To view the complete article, visit GoLocal Prov
“Every Rhode Islander, in every ZIP code, should have the opportunity to live the healthiest life possible, in the healthiest community possible,” said Alexander-Scott. “A key feature of our Health Equity Zone initiative is that it puts the community’s voice front and center, since residents understand the challenges facing their communities the best. Public health leaders across the country are highlighting Health Equity Zones as a national model and a novel approach to funding and delivering public health services by building leadership capacity and effective coordination of communities to sustain long-term system and policy improvements. We are thrilled to expand this opportunity to additional communities here in Rhode Island.”
To view the complete article, visit GoLocal Prov
Courtesy of GoLocal Prov
Thursday, February 15, 2018
Courtesy of GoLocal Prov
Sunday, June 03, 2018
GoLocalProv News Team
The Rhode Island Department of Health (RIDOH) awarded $42,000 in grants to ten local groups to work projects related to climate change education and community resilience.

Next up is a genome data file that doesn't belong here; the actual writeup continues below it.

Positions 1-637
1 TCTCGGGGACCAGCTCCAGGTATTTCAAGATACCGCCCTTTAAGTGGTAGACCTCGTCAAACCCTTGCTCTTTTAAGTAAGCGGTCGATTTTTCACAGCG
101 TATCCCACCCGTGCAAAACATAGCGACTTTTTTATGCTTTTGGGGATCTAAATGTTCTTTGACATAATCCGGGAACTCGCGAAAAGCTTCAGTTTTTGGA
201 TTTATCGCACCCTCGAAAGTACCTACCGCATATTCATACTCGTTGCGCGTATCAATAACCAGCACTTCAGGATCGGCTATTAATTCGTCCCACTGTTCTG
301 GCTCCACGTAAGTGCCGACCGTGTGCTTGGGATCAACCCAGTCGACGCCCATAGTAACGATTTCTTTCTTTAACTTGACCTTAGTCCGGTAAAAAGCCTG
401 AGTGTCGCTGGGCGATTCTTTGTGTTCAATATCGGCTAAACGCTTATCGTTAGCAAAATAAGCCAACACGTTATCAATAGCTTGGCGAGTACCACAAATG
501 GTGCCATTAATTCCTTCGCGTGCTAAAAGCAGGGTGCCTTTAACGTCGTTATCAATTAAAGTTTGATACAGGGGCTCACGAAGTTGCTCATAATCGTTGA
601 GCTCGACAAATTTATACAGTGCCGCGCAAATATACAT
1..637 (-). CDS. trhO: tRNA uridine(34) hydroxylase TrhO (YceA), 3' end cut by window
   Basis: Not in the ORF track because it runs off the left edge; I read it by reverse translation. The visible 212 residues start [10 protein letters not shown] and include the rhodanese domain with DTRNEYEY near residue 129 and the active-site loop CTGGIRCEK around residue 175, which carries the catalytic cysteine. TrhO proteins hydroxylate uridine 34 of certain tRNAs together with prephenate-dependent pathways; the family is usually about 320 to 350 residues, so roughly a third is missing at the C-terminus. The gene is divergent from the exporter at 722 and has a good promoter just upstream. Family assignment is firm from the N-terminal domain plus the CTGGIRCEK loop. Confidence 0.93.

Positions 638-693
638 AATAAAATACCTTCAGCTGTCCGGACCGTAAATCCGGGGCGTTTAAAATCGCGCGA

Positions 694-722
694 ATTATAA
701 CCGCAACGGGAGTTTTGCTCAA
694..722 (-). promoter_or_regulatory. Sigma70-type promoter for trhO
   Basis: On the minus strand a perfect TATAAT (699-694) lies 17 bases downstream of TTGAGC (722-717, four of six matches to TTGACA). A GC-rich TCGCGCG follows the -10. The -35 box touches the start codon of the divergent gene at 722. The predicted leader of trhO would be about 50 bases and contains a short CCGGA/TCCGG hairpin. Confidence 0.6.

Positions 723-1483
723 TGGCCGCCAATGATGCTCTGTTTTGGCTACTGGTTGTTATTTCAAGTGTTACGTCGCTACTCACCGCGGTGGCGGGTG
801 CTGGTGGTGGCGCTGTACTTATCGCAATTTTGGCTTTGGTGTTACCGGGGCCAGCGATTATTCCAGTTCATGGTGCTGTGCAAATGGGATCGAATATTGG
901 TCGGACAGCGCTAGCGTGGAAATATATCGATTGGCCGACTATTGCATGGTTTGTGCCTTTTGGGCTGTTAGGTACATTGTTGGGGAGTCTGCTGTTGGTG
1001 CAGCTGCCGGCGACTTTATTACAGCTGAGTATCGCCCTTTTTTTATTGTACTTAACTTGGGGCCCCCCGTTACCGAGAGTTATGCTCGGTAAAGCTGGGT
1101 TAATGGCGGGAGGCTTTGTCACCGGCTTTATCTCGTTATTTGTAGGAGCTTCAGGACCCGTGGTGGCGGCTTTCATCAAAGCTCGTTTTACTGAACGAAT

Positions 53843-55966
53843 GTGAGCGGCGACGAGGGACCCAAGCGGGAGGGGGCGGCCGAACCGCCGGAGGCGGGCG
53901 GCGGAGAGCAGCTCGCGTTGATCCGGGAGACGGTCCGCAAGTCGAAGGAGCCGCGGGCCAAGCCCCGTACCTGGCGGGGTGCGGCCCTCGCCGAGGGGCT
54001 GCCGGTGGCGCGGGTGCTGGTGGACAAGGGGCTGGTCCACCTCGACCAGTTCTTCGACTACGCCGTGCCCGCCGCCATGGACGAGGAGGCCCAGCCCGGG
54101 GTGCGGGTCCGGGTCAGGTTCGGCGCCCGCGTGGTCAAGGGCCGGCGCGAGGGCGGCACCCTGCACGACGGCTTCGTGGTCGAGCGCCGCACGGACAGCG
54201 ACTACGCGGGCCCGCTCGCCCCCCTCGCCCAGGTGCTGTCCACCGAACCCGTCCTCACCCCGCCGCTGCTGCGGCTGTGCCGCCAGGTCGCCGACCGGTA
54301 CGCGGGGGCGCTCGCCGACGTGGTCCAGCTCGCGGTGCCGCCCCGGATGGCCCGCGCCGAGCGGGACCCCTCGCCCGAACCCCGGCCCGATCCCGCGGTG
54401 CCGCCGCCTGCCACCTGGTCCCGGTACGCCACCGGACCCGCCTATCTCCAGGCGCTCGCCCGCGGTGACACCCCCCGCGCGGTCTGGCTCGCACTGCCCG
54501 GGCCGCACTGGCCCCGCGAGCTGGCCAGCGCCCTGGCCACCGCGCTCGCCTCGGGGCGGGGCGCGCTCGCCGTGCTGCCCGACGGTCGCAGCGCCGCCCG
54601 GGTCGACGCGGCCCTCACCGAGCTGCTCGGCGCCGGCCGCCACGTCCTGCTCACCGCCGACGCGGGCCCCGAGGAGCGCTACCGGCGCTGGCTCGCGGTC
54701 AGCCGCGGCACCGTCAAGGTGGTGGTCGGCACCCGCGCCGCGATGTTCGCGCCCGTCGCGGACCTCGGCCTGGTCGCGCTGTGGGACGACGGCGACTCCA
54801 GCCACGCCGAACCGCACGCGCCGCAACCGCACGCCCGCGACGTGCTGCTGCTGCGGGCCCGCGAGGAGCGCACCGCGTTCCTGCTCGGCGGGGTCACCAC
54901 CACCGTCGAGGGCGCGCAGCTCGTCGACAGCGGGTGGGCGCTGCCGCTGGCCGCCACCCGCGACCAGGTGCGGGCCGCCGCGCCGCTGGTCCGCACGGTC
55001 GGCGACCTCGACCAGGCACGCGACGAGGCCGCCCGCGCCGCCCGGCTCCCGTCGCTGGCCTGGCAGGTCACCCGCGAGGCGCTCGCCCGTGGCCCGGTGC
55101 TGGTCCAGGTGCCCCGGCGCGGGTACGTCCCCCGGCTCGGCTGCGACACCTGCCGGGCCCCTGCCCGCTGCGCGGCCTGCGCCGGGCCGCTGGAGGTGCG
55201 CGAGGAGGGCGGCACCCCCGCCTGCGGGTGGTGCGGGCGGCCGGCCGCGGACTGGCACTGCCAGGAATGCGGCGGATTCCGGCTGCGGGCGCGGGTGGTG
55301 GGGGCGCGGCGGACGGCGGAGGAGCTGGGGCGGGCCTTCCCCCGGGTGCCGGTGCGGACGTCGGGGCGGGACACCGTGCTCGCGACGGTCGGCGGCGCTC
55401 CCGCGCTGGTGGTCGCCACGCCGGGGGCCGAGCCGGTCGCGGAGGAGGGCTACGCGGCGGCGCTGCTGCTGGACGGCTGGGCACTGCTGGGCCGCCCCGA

“The wide-ranging public health effects of climate change impacting Rhode Islanders include harm to our food and water supply; increases in diseases transmitted by mosquitoes, ticks, and other insects; and increases in extreme weather events. Worse yet, certain communities will bear a disproportionate burden of the increases in injuries and diseases that we expect, and are already seeing in some cases. These communities include lower income Rhode Islanders, the elderly, and people with chronic medical conditions. The Department of Health is funding these 10 innovative projects because public health is most successful when it is grassroots and community-driven. The entire state needs to mobilize together if we want to create a healthy, sustainable, and resilient future for all Rhode Islanders,” said Director of Health Nicole Alexander-Scott, MD, MPH.